The central bank of Indonesia (Bank Indonesia) expects Indonesia's inflation rate to rise to 4.36 percent year-on-year (y/y) by the end of 2017, a significant jump compared to the 3.02 percent (y/y) inflation rate in 2016 but still within the initial target range of Bank Indonesia (that is set at a wide range of 3 - 5 percent y/y). According to the latest data from Indonesia's Statistics Agency (BPS), Indonesia's annual inflation rate rose to 4.33 percent (y/y) in May, up from 4.17 percent (y/y) in the preceding month.
The main inflationary pressures in 2017 stem from administered price adjustments as the central government cut electricity subsidies in its bid to further curb energy subsidies and find more funds for structural investment, such as infrastructure and social development in Indonesia. Also the higher tax for vehicle registration added some inflationary pressures this year.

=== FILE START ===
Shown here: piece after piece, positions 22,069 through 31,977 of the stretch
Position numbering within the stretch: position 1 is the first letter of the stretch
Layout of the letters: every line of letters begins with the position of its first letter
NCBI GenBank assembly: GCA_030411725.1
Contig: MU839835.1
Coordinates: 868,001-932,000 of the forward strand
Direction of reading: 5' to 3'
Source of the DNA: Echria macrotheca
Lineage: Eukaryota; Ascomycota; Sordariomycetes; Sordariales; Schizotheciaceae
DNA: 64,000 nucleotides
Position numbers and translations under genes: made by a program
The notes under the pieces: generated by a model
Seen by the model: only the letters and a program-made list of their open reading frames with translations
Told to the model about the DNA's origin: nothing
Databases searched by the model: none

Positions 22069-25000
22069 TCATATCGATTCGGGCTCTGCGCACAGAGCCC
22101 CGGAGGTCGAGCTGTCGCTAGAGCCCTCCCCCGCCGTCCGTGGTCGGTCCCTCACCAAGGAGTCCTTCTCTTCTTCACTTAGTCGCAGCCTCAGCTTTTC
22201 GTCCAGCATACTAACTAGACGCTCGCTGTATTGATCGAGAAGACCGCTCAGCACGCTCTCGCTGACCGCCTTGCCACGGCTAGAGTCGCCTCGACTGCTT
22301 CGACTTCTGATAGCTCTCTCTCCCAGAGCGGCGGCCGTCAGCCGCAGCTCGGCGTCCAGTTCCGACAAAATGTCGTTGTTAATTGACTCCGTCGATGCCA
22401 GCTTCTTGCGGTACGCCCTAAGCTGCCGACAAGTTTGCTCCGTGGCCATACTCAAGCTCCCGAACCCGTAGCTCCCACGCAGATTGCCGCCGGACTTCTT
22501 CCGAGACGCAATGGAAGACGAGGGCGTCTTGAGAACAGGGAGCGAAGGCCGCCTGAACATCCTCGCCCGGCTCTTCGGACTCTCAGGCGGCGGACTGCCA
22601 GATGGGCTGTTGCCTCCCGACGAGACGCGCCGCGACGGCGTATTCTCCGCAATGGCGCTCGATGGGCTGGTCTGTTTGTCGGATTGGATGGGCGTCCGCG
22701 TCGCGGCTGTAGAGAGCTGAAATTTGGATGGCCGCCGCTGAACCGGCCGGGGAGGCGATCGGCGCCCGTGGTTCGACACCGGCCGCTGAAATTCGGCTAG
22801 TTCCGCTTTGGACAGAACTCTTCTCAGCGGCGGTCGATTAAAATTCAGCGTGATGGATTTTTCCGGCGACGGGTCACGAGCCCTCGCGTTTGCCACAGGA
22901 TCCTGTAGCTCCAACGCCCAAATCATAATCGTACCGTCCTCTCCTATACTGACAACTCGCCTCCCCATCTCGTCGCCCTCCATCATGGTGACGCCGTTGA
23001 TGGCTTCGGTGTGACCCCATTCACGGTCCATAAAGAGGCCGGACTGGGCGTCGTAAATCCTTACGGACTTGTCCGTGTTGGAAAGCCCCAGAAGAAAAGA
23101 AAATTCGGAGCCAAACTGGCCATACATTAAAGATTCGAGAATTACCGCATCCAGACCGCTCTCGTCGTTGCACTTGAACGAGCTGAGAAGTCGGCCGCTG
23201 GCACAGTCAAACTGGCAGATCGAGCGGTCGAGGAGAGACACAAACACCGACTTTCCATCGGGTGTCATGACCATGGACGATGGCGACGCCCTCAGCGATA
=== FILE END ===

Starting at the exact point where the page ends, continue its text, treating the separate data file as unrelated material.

Meanwhile, Bank Indonesia Governor Agus Martowardojo stated that food prices are under control in Indonesia. Provided these prices remain under control, then it should be relatively easy for the nation's inflation rate to achieve the target.
Bank Indonesia's latest full-year inflation target for Indonesia is in line with the World Bank's latest forecast of 4.3 percent (y/y), while the International Monetary Fund put its latest inflation outlook for Indonesia at 4.5 percent (y/y) in 2017.
Indonesia's Chief Economics Minister Darmin Nasution said it is important for inflation to remain low as that would push credit rates lower and thus encourage demand for credit in Southeast Asia's largest economy.
Inflation in Indonesia:
Source: Statistics Indonesia (BPS)
Inflation in Indonesia and Central Bank (BI) Target 2008-2016:
(annual % change)
(annual % change)
Source: Bank Indonesia